The sequences seemed so monotonous as the Lakers hosted an open layup line and 3-point shooting contest anytime the Memphis Grizzlies wanted. The anxiety reached fever pitch with scattered boos, an audible expletive a fan yelled near press row and an exasperated Mitch Kupchak overseeing the wreckage.
All of which looked awfully familiar as the Lakers suffered a 122-95 loss to the Memphis Grizzlies on Friday at Staples Center. The Lakers (11-49) lost their eighth straight game and became two defeats away from setting the franchise record once again for consecutive losses (10), something they already set in the 1993-94 season and tied in January.
But there marked two distinguishable differences.
The first change became apparent before the game even started. Kobe Bryant sat out for the first time in 11 games because of increased soreness in his right shoulder, creating what Lakers coach Byron Scott described as “a lack of leadership.”
“Everybody is holding their head down when things aren’t going right,” Scott said. “Most of it is when we’re missing shots.When we miss shots we let that affect us on the other end.”
The second change came to light in the locker room. Scott installed a new offensive scheme during Thursday’s practice, a tactic that became surprising for two reasons. The Lakers had exactly one day to master new concepts. The changes happened with 22 games remaining.
“Coach was demanding we run it. It was tough,” Lakers rookie point guard D’Angelo Russell said. “We didn’t run it against a defense. We talked about it and then played with it. I feel like it’s a great offense, but it was thrown at us late.”
That may have contributed toward Jordan Clarkson posting eight points on 4-of-16 shooting, marking his first single-digit performance in the past 27 games. But Russell still thrived, posting 22 points on 6-of-9 shooting, 8-of-12 from the foul line and three assists in 29 minutes before sitting out the entire fourth quarter with a towel draped over his head. That sparked Scott to gush about Russell, saying, “I love where he is right now and I love what I’m seeing.” Scott then praised Russell for focusing more on his mid-range game and attacking the basket instead of shooting 3-pointers (2-of-2).
“It’s been about opportunity. I feel like if I mess up, I have more freedom and a longer leash to mess up,” Russell said. “Earlier in the year, it was like, no leash. Just trying to take advantage of it.”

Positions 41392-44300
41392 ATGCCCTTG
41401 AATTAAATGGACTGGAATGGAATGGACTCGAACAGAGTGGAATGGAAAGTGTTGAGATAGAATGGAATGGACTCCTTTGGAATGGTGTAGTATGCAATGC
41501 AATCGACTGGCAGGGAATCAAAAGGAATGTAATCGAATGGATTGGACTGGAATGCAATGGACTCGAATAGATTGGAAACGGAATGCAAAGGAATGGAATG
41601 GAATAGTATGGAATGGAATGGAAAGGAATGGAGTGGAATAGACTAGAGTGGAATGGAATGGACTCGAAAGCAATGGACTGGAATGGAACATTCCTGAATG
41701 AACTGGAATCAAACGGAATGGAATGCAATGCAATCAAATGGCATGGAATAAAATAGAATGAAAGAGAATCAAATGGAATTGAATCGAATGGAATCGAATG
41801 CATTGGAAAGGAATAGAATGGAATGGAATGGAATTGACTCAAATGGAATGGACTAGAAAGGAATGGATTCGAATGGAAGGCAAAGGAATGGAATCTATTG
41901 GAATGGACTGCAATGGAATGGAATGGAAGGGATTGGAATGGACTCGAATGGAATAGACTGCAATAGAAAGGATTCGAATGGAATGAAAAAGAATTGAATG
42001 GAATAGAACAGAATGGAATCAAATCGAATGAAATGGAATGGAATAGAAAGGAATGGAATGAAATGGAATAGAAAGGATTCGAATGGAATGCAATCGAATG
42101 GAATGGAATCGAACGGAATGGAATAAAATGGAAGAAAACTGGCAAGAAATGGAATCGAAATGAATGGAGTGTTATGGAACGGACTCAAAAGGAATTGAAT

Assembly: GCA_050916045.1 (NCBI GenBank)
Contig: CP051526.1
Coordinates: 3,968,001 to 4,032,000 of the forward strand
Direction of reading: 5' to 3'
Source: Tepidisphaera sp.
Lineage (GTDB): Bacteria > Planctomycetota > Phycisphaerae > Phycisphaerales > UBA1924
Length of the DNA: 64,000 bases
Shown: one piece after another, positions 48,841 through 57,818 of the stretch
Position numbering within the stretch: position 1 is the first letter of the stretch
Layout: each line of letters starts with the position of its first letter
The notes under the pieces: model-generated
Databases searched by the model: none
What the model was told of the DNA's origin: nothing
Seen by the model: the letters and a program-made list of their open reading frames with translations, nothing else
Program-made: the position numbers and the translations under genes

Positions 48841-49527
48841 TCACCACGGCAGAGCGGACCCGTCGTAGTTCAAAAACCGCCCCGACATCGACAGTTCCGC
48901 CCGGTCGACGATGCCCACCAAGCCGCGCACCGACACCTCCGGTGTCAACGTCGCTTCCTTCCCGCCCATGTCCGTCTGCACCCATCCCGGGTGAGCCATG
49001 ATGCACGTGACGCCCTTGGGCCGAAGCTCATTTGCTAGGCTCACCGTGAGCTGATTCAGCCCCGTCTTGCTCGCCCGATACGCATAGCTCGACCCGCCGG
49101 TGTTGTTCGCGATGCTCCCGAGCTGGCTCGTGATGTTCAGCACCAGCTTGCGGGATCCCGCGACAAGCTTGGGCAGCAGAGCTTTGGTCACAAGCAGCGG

All of which has helped Russell average 17 points on 50 percent shooting and 5.25 assists in 31.5 minutes since becoming a starter. That marks a sharp contrast from his season averages of 12.3 points on 41.8 percent shooting and 3.5 assists in 27.3 minutes per contest.
“It’s cool,” Russell said. “I know I’m going to be out there on the floor no matter what. It’s up to me to take advantage of it.”
Yet, the Lakers still not take advantage of anything defensively. That led the Lakers both to bring up their inexperience, need to communicate and focus on their individual assignment. It also sparked Scott to have a practice on Saturday, a surprising development considering the Lakers do not play again until Tuesday against Brooklyn at Staples Center.
But while Scott made no mention about his altered offense, the Lakers’ coach griped plenty about his leadership vacuum.
“It’s a bunch of young guys and it’s understandable. But somebody has to take control,” Scott said. “When he’s not playing, you should be chomping at the bits. You know he’s going to get time. This is an opportunity. You should be salivating.”
Scott cited veteran Lou Williams as a candidate. Russell brought up Roy Hibbert’s presence. But who among the Lakers’ young players could fill a leadership role?
Scott would not say.
“I got an idea. It’s just I want to see if he does it,” Scott said. “I’m not going to go to him and say, ‘I want you to be a leader and see if you can be a leader.’ I want to see if it materializes.”
Naturally, the candidate presumed to be Russell since the Lakers drafted him second overall last summer out of Ohio State.
“I don’t have the credibility or experience,” Russell said. “So I can’t since what I say goes in one ear and out the other. I feel like once I get that credibility, I feel like I’ll have that quality of being a leader.”
Those on the Lakers’ staff have also privately grumbled about Russell’s attitude and goofiness during workouts. But Russell has also become active with post-practice and shootaround routines. He also has shown a stronger command of the offense.
“Just being able to talk to guys,” Russell said, “and get them going when they’re not ready for the game and stuff like that.”
Russell argued he did not feel as ready beforehand and “was not playing the type of basketball I was capable of playing” for various reasons. He sensed he “was coming out for every mistake.” He conceded the debilitating losses prompted him to “pick up bad habits.”
Some bad habits continued with the Lakers’ defense. Scott believed some emerged without Bryant’s presence, even if the Lakers have struggled with and without him. And some may have emerged with an offense barely 24 hours old.
But Russell tried to embrace it all, even in a season that has given him little reason to feel happy.
“These games, we can prepare for next year and go forward and pick up second nature habits,” Russell said. “You can look at the positives from it.”